SAN FRANCISCO — An East Bay businessman has been found guilty of stealing trade secrets from the industrial giant DuPont and selling them to China as part of an economic espionage conspiracy.
On the fifth day of deliberations, a San Francisco jury handed federal prosecutors a complete victory on a 22-count indictment. Walter Liew, 56, was also convicted on Wednesday of possessing trade secrets, filing false tax returns and witness and evidence tampering, among other charges. He stood trial with business partner Robert Maegerle, a 78-year-old former DuPont engineer who was convicted on charges including trade secret theft and witness and evidence tampering.
The prosecution had strong political undertones, with the Justice Department tying the case to its efforts to combat domestic spying by China. It was among the first economic espionage cases to go to trial and one of the most significant white-collar prosecutions of U.S. Attorney Melinda Haag’s tenure.
“Justice is served,” Haag said. “We are gratified by the jury’s time and attention.”
The hard-fought trial pit Assistant U.S. Attorneys John Hemann and Peter Axelrod against Liew’s defense team at Keker & Van Nest. Stuart Gasner, Liew’s lead lawyer, said he was disappointed with the verdict.
“Walter Liew is a good man in whom we believe and for whom we will continue to fight,” he said in a statement.
U.S. District Judge Jeffrey White set a sentencing hearing for Liew and Maegerle on June 10. Both men could face more than 15 years in prison. Liew was remanded to custody after the verdict.
Liew, a U.S. citizen of Chinese descent, was accused of handing China the keys to E.I. du Pont de Nemours & Co.’s process for making titanium dioxide, or TiO2, a commercially valuable white pigment. Prosecutors told jurors that Chinese officials coveted TiO2 and paid Liew about $28 million to help them build manufacturing plants of their own.
Throughout the nearly two-month trial, prosecutors relied heavily on Liew’s own words, particularly a letter in which Liew detailed a benefit thrown in his honor by the Chinese government. Gasner dismissed the letter as cultural “puffery” that is prevalent in Chinese business.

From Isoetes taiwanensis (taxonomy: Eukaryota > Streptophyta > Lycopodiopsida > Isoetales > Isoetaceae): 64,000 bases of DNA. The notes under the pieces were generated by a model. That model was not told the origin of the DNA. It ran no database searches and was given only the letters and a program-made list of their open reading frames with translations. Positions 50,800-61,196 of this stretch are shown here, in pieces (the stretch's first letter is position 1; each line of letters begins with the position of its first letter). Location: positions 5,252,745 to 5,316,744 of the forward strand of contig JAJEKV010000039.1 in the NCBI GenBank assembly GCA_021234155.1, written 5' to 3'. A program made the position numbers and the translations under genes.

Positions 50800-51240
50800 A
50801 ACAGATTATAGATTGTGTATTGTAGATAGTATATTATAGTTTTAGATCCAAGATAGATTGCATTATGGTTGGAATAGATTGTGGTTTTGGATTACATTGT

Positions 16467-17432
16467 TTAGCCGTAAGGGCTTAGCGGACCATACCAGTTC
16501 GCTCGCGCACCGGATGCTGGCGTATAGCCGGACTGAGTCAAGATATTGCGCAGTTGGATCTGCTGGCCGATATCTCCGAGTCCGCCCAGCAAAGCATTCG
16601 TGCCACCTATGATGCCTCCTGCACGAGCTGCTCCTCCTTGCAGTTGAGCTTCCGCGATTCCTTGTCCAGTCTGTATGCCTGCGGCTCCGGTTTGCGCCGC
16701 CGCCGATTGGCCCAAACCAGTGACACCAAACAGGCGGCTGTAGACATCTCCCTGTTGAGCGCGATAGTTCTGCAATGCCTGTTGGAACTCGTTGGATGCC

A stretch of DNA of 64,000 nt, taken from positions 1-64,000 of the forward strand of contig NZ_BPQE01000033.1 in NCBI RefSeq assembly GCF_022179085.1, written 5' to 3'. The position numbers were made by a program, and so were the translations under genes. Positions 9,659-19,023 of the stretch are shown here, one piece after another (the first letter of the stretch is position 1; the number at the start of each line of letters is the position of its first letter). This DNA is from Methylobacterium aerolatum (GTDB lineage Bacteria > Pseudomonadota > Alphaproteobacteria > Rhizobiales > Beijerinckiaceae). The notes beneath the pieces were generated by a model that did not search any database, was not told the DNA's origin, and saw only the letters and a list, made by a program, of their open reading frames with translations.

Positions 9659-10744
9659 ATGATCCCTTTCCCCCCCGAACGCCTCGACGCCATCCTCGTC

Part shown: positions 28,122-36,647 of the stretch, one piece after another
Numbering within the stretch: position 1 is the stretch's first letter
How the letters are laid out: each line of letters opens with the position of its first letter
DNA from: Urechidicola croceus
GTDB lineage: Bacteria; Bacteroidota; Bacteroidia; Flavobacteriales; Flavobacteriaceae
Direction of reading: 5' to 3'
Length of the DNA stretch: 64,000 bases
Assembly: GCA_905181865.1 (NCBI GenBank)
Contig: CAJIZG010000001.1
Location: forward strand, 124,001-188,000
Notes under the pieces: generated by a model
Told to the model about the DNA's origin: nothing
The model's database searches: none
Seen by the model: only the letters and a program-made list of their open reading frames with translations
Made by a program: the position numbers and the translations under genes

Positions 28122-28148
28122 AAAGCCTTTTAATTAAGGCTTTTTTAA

The defense also disputed that details of DuPont’s decades-old process for manufacturing TiO2 met the legal definition for trade secrets. Atlanta lawyer Jerome Froelich told jurors that his client, Maegerle, was convinced his confidentiality obligations to DuPont had expired long ago.
“It was a tough trial,” Froelich said in an interview. “I thought we had a chance.”
Gasner fought to keep Liew out on bail after the verdict was read, arguing that his client had been forced to confront the possibility of a guilty verdict during the long prosecution.
“The fact that that’s come to pass doesn’t really change his flight risk,” Gasner told White.
But Hemann soon brought White around to his side. He reminded the judge that the government believes Liew has more than $17 million overseas.
“There are substantial assets available to Mr. Liew in China,” he said. “That provides an obvious place for Mr. Liew to go to enjoy the fruits of his criminal activity.”
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